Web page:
Wright’s Food Emporium, Llanarthney, Carmarthenshire: review | Travel
You always want a good pub within walking distance of a holiday let. So a cottage that shares a building with a great pub/cafe/deli on the edge of the Brecon Beacons was an appealing prospect. Food writer and broadcaster Simon Wright and family took over the former Golden Grove Arms in the village of Llanarthney in 2012, and made a name for themselves mainly by being all things to all men.
Want coffee and cake mid-morning? You got it. Hungry after tramping the Beacons or visiting the Botanic Garden of Wales? Wright’s serves hot sandwiches (the pork cubano is feted), salads and dishes such as chorizo and white bean stew or farro with caerphilly, mushrooms and spinach, till early evening. Fancy taking home some speciality cheese, charcuterie, homemade bread or pie of the day? You can. Just want a drink? Right off the deli is a convivial room where people chat over wines, real ales and ciders. Dinner Friday or Saturday? You’re on.
And from last month, they also offer self-catering: Wright’s Cottage, with an entrance behind the emporium and three bedrooms, two bathrooms and a spacious kitchen “over the shop”; and two-bedroom Buarth y Bragwr cottage next door.
After hours on the M4, the contrast with the lanes to Llanarthney and the dazzling green of the new grass dotted with lambs and spring flowers is startling. The 1831 coaching inn, which had lain empty for two years when the Wrights took over, is on the main street and radiates rustic charm. It has scrubbed antique tables, bare brick and linked rooms branching off in all directions.
The Saturday afternoon hubbub is in full swing when we arrive with Welsh friends, and it’s good to retire next door for tea and chat in Wright’s Cottage. The old rooms are now cool and stylish with repurposed vintage furniture, and bright pink bins and lampshades brightening the neutral colour scheme. The bathrooms feel sleek and modern (though one could do with a bit of obscured glass where it overlooks the pub courtyard).
Over dinner, Simon, who used to run well-regarded restaurant Y Polyn up the road, tells me he fell out of love with the conventional restaurant industry – “there wasn’t enough joy” – and wanted to create an informal place where people could get good food without spending lots of money. “We just call ourselves a cafe,” he says.
I feel plenty of joy contemplating the evening blackboard menu (small plates can be mixed and matched or ordered as a starter before a main) but also disappointment when I realise that even with four of us we won’t get to try everything.
There are no tablecloths, and cutlery’s in a help-yourself tin, but there is attention to detail: the butter, for example, is a perfect spreading temperature. From the small plates (£4.50-£7)
we pick aubergines with cumin, honey and labneh soft cheese; wild garlic arancini; polenta with lardo; and rare beef with tonnato sauce. We follow with linguine with either wild garlic or crab, and baked mackerel with marinated beetroot. All are great, but I’m still hankering after all the untaken options – purple sprouting broccoli with buffalo mozzarella and anchovy; dahl with crispy sweet potato; mushrooms with dripping-fried egg.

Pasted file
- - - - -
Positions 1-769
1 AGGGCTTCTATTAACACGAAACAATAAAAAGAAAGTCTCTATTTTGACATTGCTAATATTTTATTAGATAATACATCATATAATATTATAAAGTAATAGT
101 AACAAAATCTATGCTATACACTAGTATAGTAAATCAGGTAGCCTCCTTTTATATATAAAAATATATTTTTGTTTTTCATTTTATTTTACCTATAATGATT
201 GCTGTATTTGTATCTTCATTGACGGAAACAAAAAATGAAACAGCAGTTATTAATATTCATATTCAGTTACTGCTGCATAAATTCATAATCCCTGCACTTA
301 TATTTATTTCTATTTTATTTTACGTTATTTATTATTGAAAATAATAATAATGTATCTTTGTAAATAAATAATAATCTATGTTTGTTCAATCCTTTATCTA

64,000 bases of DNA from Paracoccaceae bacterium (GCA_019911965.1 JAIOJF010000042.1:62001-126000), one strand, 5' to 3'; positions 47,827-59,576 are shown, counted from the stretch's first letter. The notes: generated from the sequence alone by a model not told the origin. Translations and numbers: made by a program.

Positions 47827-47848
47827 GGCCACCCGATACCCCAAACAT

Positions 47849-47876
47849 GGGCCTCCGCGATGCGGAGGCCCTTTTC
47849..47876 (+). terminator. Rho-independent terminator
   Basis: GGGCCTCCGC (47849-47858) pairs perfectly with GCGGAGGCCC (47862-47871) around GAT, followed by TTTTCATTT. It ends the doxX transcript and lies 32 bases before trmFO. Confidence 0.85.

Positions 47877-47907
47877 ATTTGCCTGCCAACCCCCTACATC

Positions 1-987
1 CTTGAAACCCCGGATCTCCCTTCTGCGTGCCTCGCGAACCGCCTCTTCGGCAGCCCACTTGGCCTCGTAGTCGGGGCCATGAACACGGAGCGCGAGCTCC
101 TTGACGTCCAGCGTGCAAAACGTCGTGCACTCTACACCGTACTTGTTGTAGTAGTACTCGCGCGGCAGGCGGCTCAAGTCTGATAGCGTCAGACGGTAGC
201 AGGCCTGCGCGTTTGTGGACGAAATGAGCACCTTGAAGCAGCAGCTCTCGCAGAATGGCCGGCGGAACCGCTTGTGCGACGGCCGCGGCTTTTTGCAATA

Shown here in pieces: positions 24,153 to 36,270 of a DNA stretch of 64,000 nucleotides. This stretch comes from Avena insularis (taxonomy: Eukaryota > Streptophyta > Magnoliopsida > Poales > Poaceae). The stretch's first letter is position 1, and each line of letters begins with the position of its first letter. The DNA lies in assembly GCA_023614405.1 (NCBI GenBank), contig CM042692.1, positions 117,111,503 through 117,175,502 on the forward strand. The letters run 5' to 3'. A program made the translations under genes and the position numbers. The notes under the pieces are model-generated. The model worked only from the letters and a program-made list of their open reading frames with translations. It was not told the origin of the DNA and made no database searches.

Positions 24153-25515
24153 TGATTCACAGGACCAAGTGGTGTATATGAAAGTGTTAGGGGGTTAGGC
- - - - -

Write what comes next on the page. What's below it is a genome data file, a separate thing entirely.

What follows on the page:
The service is certainly informal – some items are brought to our table with a smile, others slapped down with a grunt – but it creates a relaxed air (helped by carafes of prosecco and pints of Kernel “table beer”) that I for one prefer to fine-dining fawning.
Sleeping above a pub might be unwise in some places, but even on Saturday Llanarthney is quiet, the sky bible black well before midnight. Next morning we make toast and eggs in the cottage’s stylish kitchen and nip next door for a coffee once Wright’s opens at 11am. Wow! At 11.02 it’s already more than half full, with people tucking into coconut milk layer cake almost a foot high or bubble’n’squeak with poached egg and salumi. Seems it’s so popular people almost camp out to get a table – and seems sleeping “over the shop” is the ideal way to make the most of it.
• Accommodation was provided by Wright’s Food Emporium (cottage sleeping four from £110 a night, 01558 668929, wrightsfood.co.uk). More on the area at discovercarmarthenshire.com
Ask a local
David Hardy, head of marketing, National Botanic Garden of Wales
Any visitor to the Tywi valley will have spotted Paxton’s Tower, the daft, neo-gothic folly on a hill. The lanes are narrow but the wide-angled view is so worth it. The silver river snaking down the valley and the Lord of Rings-style castle ruins on its banks are a wonder to behold.
• Eat & drink
The nearby town of Llandeilo is as pretty as it is bustling. Just off the main drag, the smell of fresh bread and coffee will lead you to the cosy Ginhaus Deli. Among the 240 gins from 46 countries, you’ll hopefully find a rare bottle of Pollination, from the Dyfi Distillery.
There are plenty of places to explore in Llandeilo, both in town and in the nearby countryside. There’s a range of downloadable themed trails at visitllandeilo.co.uk. Tregib Woods is a must – it now includes a sculpture trail among its ancient woodlands, rich fauna and wildflower meadows.